Are Teenagers Big Children—or Little Adults?
The police state's mission creep has spread to our primary schools.
America can't make up its mind. This should not be surprising in a nation of 314 million people, half of whom can't make up their minds about what to have for dinner. But dinner is inconsequential. How we treat children is not. And when it comes to the treatment of children, society's approach is wildly incoherent.
Last week the Supreme Court ruled, correctly but far from unanimously, that mandatory life sentences without parole for juvenile killers are wrong. That ruling followed another two years ago saying the same thing about crimes other than homicide. Five years before that, the Supreme Court ruled against executing juveniles.
These wise rulings build on our growing understanding of the adolescent brain and how long it takes to reach full development. Advances in neuroscience show that in a host of areas from impulse control to thrill-seeking, humans do not reach full maturity until their early 20s. (Some never do.) So executing teenagers for serious crimes is like spanking toddlers for wetting the bed. Yes, they should know better – but there is more to the question than that.
Meanwhile, more and more children are being arrested and charged with criminal offenses for behavior that used to earn them detention – or less. Twelve-year-old Sarah Bustamantes was arrested at Fulmore Middle School in Austin, Texas, a while back because she sprayed perfume on herself after being told, "you smell." According to a study of the Texas educational system, more than 1,000 pupils have been hauled into court for offenses as minor as "making an unreasonable noise." In one instance, a pupil was arrested for throwing a paper airplane.
You might think: Well, that's Texas for you; they're old-school down there. But it's the same story in many parts of the country. The Justice Department says roughly half of all public schools have police officers patrolling the halls. According to an ACLU study, law enforcement is replacing traditional school discipline in Massachusetts' three largest school districts – Boston, Springfield, and Worcester – where more arrests are being made for "misbehavior previously handled informally."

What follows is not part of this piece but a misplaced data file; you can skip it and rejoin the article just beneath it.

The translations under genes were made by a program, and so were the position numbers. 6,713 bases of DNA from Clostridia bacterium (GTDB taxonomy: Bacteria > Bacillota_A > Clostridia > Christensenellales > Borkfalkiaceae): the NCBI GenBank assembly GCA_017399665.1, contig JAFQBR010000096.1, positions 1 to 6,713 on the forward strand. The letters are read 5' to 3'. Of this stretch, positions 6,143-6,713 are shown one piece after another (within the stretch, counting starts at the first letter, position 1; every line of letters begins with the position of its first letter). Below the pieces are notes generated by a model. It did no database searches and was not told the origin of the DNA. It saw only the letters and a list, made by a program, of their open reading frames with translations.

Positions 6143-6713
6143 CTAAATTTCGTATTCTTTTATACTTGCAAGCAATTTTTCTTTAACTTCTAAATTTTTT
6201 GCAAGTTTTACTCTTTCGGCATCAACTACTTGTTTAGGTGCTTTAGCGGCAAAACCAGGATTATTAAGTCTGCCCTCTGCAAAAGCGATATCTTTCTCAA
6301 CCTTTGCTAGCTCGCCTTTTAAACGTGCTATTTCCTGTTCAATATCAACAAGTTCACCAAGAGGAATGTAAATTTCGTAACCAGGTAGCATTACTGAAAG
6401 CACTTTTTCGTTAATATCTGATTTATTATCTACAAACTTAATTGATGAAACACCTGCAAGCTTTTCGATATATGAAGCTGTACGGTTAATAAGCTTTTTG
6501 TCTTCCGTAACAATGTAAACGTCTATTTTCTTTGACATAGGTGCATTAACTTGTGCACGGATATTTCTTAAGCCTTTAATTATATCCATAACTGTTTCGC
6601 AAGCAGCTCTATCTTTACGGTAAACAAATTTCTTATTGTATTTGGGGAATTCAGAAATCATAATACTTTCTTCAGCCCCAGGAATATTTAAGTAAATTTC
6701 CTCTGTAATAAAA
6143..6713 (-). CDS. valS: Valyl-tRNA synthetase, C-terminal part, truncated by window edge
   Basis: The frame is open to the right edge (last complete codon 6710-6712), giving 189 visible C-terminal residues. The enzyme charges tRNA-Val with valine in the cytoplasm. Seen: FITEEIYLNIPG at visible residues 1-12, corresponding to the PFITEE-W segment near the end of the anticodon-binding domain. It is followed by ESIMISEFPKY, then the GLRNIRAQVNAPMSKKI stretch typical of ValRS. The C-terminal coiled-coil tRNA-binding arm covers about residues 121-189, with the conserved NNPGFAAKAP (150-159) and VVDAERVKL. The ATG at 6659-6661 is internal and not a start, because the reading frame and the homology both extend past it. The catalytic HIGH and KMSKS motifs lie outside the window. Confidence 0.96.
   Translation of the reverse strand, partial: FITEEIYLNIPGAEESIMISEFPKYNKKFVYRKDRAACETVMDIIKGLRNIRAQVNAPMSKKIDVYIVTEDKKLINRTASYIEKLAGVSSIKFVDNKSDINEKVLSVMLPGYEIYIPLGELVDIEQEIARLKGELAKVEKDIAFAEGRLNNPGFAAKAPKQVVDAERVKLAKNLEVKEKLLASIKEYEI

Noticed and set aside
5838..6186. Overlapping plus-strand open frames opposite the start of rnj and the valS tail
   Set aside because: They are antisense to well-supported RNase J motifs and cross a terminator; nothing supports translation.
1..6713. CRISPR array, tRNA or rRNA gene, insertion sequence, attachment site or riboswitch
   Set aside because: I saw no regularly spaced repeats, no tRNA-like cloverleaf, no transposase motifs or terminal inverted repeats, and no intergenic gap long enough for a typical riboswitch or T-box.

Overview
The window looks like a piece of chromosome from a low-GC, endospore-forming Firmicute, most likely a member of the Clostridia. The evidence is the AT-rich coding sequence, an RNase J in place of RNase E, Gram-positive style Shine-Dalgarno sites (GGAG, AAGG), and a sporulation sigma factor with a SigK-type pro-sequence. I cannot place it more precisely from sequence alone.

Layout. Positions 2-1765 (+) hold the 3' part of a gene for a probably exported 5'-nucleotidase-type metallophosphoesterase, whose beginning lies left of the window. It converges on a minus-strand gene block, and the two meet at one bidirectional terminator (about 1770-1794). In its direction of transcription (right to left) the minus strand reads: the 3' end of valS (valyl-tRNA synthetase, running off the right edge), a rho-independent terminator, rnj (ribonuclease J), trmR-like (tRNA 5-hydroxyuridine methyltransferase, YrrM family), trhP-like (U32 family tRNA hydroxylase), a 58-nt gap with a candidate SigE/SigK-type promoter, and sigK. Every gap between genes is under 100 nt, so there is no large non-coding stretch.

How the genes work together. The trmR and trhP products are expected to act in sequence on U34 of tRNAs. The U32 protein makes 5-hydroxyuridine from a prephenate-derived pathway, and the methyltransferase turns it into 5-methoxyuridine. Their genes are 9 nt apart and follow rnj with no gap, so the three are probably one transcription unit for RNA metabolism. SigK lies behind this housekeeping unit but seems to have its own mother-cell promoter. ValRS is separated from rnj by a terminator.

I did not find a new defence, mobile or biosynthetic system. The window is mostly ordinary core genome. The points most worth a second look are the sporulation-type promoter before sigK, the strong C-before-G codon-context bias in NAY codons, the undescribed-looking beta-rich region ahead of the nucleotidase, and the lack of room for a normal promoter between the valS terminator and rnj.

State officials don't have to agree with the Supreme Court's view of adolescence. But they ought to be able to agree with themselves. Yet in many cases, they do not. Take Texas. Not only does Texas slap kids with criminal charges for classroom antics, it also allows children as young as 14 to be charged as adults for certain felonies. On the other hand, Texas sets the age of consent for sexual activity at 17. This means that, in the Lone Star state's eyes, a 16-year-old is a fully culpable adult if he robs a gas station – but a defenseless child if he loses his virginity.
What's more, Texas also requires both parental notification and consent before a minor can have an abortion. So in the state's eyes, some 14-year-0lds who commit crimes have the maturity and judgment of fully grown adults, but no 17-year-old has the maturity and judgment to make a medical decision for herself. Those two positions cannot be reconciled.
Texas isn't alone. Virginia law takes the same two positions. In Mississippi, children as young as 13 can be tried as adults not only for violent felonies, but for any criminal offenses whatsoever – and they must be tried as adults for some felonies, including capital crimes. But both parents must agree before a Mississippi girl just shy of her 18th birthday can have an abortion. In Kansas, the discrepancy is even more stark: 17-year-olds must obtain consent from both parents for an abortion, and the age of sexual consent is 16 – but children can be charged as adults for any sort of crime starting at age 10.
Some of this incoherence is driven by ideology: Parental-consent laws are as much about hostility to abortion as they are about concern for young women. Some of it is driven by experience: Events such as the 1999 massacre at Columbine High School have encouraged a get-tough-on-crime approach in the schools.
And after several high-profile suicides such as those of Jamey Rodemeyer and Phoebe Prince, who were bullied until they couldn't take it any more, it has become apparent that childish behavior still can have horrific consequences. (Hence every state except Montana now has a state anti-bullying law.) The recent harassment of New York bus monitor Karen Klein and a general coarsening of adolescent culture also contribute to public support for tougher discipline. Many Americans clearly think the kids are not alright. Now if only they could decide who they think "the kids" are.
A. Barton Hinkle is a columnist at the Richmond Times-Dispatch, where this article originally appeared.